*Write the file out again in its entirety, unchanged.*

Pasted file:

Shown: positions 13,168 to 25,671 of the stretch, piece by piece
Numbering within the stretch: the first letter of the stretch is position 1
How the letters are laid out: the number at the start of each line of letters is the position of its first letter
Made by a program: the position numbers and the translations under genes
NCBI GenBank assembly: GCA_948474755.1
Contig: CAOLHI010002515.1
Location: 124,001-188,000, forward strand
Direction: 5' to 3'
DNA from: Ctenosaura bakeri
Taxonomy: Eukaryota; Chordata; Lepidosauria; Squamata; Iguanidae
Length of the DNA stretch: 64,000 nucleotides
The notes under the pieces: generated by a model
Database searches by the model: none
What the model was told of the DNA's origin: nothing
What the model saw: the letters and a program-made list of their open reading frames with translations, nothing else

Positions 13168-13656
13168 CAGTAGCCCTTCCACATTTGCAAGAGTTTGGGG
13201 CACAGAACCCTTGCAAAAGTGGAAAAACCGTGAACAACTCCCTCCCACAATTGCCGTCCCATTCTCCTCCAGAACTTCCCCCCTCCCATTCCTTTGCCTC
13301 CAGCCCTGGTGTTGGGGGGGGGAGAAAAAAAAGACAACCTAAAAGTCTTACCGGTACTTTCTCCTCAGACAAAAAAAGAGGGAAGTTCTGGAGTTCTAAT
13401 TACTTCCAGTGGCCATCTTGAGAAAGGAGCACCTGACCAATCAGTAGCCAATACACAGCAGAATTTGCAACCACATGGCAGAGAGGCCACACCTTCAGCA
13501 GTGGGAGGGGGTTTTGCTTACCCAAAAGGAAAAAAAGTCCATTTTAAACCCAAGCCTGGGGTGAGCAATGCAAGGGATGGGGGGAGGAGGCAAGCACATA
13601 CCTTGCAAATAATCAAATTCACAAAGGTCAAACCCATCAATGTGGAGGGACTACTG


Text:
Shown: positions 13,168 to 25,671 of the stretch, piece by piece
Numbering within the stretch: the first letter of the stretch is position 1
How the letters are laid out: the number at the start of each line of letters is the position of its first letter
Made by a program: the position numbers and the translations under genes
NCBI GenBank assembly: GCA_948474755.1
Contig: CAOLHI010002515.1
Location: 124,001-188,000, forward strand
Direction: 5' to 3'
DNA from: Ctenosaura bakeri
Taxonomy: Eukaryota; Chordata; Lepidosauria; Squamata; Iguanidae
Length of the DNA stretch: 64,000 nucleotides
The notes under the pieces: generated by a model
Database searches by the model: none
What the model was told of the DNA's origin: nothing
What the model saw: the letters and a program-made list of their open reading frames with translations, nothing else

Positions 13168-13656
13168 CAGTAGCCCTTCCACATTTGCAAGAGTTTGGGG
13201 CACAGAACCCTTGCAAAAGTGGAAAAACCGTGAACAACTCCCTCCCACAATTGCCGTCCCATTCTCCTCCAGAACTTCCCCCCTCCCATTCCTTTGCCTC
13301 CAGCCCTGGTGTTGGGGGGGGGAGAAAAAAAAGACAACCTAAAAGTCTTACCGGTACTTTCTCCTCAGACAAAAAAAGAGGGAAGTTCTGGAGTTCTAAT
13401 TACTTCCAGTGGCCATCTTGAGAAAGGAGCACCTGACCAATCAGTAGCCAATACACAGCAGAATTTGCAACCACATGGCAGAGAGGCCACACCTTCAGCA
13501 GTGGGAGGGGGTTTTGCTTACCCAAAAGGAAAAAAAGTCCATTTTAAACCCAAGCCTGGGGTGAGCAATGCAAGGGATGGGGGGAGGAGGCAAGCACATA
13601 CCTTGCAAATAATCAAATTCACAAAGGTCAAACCCATCAATGTGGAGGGACTACTG